Article Text


Death in adults with Prader-Willi syndrome may be correlated with maternal uniparental disomy
  1. A Smith1,
  2. G Loughnan2,
  3. K Steinbeck2,3
  1. 1Department of Cytogenetics, New Children’s Hospital, Westmead, Sydney, Australia
  2. 2Obesity and Metabolism Department, Royal Prince Alfred Hospital, Sydney, Australia
  3. 3University of Sydney, Australia
  1. Correspondence to:
 Dr A Smith, Department of Cytogenetics, Children’s Hospital at Westmead, Locked Bag 4001, Westmead, NSW 2145, Australia; 

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Prader-Willi syndrome (PWS) is a disorder comprising severe neonatal hypotonia, hypogonadism, gross obesity, short stature, small hands and feet, mental handicap, a characteristic facial appearance (almond shaped eyes, thin downturned upper lip, and a narrow bitemporal diameter), nasal, inarticulate speech, and a particular personality profile.1,2 Prader-Willi syndrome has a biphasic course. Initially there is severe neonatal hypotonia, difficulty in feeding, and failure to thrive, usually persisting for 12 months. This is followed by weight gain, and if unchecked obesity is well developed by 6 years of age.1,2 The gain in weight is primarily attributable to a hypothalamic defect resulting in an insatiable appetite and hyperphagia,3,4 but a lowered metabolic rate and lack of exercise owing to continuing hypotonia contribute.5 The patients have a food obsession with a rather specific food related behavioural phenotype, which includes foraging for food, stealing food, and eating inedibles.1,3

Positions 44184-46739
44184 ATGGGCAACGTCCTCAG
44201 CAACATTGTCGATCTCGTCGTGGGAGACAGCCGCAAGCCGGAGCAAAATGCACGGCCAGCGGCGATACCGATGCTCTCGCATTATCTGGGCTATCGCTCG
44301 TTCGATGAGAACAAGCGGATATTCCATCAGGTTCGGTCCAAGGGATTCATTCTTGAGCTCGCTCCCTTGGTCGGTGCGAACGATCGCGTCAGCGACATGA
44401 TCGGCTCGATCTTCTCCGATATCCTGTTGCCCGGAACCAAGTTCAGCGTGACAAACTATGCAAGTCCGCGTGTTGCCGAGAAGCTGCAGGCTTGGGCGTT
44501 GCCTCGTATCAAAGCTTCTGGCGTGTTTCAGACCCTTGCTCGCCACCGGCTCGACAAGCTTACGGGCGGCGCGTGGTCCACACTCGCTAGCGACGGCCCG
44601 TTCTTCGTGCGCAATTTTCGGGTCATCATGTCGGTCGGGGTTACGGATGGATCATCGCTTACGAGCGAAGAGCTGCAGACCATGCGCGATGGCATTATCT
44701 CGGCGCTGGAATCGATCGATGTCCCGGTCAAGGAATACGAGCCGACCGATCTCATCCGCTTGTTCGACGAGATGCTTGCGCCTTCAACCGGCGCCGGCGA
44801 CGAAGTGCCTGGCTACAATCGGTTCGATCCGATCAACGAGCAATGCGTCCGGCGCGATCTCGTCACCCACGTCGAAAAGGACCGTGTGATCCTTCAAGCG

The clinical diagnosis of PWS can now be confirmed by accurate genetic testing. Methylation testing makes a definitive diagnosis in about 99% of patients, but will not define the genetic mechanism. Further simple DNA studies of the chromosome 15 (q11-q13) region will do this. These include fluorescence in situ hybridisation (FISH) to check for deletion and DNA polymorphisms for maternal uniparental disomy (UPD).6 A patient with a positive methylation result who is non-deleted and non-disomic has an imprinting defect (ID).7 The commonest genetic mechanism is paternal deletion of the imprinted region (about 75% of patients), followed by UPD in 24% and about 1% have an ID for this region.6,7